“We imagine that public libraries can be steered to become more than just repositories, acting as sites of knowledge production, shared experiences, cultural leadership and information exchange. We see them as sites of heritage, public art and memory.
Our formation as an entity is inspired by this core belief – that our shared spaces are more essential than ever to our collective Kenyan imagination.”
I still remember the day Sylvia Plath died. I was walking down the street talking to my friends about something that seemed to matter at the time when I quoted ‘the Bell Jar,” which I had been reading. Somewhere amidst my ramblings I mentioned that I would love to meet Plath one day – maybe she could tell me more about the book in person.
“Didn’t Sylvia Plath died in 1963?” a friend responded.
I was crushed. To me Plath had not died until that moment. She had been casually killed as I was walking down a parklands road by a man in faded jeans and an oversized t-shirt.
The thing is, Plath had been a comfort to me in my high school years – our school library having a collection of poetry that featured her alongside some other old white greats. Somehow she had stayed with me until that sunny afternoon in my 2nd year. And it wasn’t just her. I had received more guidance in my youth from Worsdsworth, Dickens, Kipling, Poe and Yeats long before I even knew to turn to Ruganda, Abacha, Soyinka or even Mailu.
“Democracy in a country where the public is uneducated is no different from having a dictatorship or an elected king.”
There is enough written about the importance of an informed and educated public to a democratic state have a fighting chance (worth it given democracy itself might be fundamentally flawed). As such, I’ll spare you the sermon on why we must educate. Today I’m interested in curiosity, history and identity and how these things are kept alive.
The 8-4-4 system of education has been repeatedly criticized for its focus on exams, creating students who are more focused on getting past the exam than understanding. Removing of the arts and humanities, which are process oriented, has been widely attributed as a part of this problem. Students who are not exposed to humanities have a harder time with lateral thinking and curiosity pursuing than others. Although it makes sense that a system that was built to create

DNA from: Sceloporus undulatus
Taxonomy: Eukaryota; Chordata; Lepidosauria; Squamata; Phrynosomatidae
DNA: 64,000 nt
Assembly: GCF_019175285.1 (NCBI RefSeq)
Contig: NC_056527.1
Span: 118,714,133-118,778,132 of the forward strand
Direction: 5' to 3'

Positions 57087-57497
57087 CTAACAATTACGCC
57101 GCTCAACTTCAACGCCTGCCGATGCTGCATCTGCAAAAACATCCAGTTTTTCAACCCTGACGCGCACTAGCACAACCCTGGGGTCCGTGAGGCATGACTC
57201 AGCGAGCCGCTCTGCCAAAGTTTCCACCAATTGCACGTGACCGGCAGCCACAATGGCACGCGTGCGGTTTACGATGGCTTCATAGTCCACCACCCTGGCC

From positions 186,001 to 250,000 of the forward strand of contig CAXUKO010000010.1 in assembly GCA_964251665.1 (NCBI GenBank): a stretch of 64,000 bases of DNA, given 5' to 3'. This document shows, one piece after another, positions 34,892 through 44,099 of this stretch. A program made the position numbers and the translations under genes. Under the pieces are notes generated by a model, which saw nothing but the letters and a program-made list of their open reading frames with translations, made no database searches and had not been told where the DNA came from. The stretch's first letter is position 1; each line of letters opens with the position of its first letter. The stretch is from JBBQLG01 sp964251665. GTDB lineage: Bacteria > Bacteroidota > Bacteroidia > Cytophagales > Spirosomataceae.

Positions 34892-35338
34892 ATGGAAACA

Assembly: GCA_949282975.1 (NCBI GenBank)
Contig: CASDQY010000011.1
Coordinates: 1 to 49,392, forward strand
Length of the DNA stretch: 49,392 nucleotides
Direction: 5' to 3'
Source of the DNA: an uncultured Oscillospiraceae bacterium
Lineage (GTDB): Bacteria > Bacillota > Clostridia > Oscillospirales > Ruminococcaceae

And if we don’t start with art – how are we supposed to carry it with us into our adulthood? From whence will the innovators, creators and inventors spring? Where will we train our minds to see beyond the recurring nonsense of answer this one question using this formula for these results? Where will a lost child find Plath?
Plath here stands for the places we escape to. The places we retreat to deal when the world is too much. Like a lost child sitting in the corner of a library to avoid bullies. Or wandering into Tribeka because the traffic in town is too much and nobody needs to deal with it. Where are these places that we go to unlock the secrets within ourselves – and what do these places give us?
Currently there is little option beyond bars, brothels and theatres. You could go to a park but there’s little there that can keep the mind engaged. The museums are mainly archaic and their lens isn’t shaped to create an image around memory and identity. Precious books and artefacts are consistently misplaced (what happened to our moon rocks?) and there is little to no public space dedicated to the mind and the psyche of the people.
So this is why I dedicated today to talking about the Book Bunk. Angela Wacuka and Wanjiru Koinange came together to try and find a way to create these centres of knowledge production, shared experiences, cultural leadership and information exchange. They have partnered with the government and currently been allocated three libraries to start renovating, a job they have been doing for about a year now. So far they have done public tours, held events and initiated a “hepa jam” programme, turning the Macmillan library into a refuge for those who don’t want to sit in traffic.
And I’m here because I think every child needs a library to hide in and read Plath. Or find out about the solar system. Or figure out what life looked like in the country throughout history. To escape into a space that can them shape a story or shed perspective around who they are and what brought them to the library in the first place.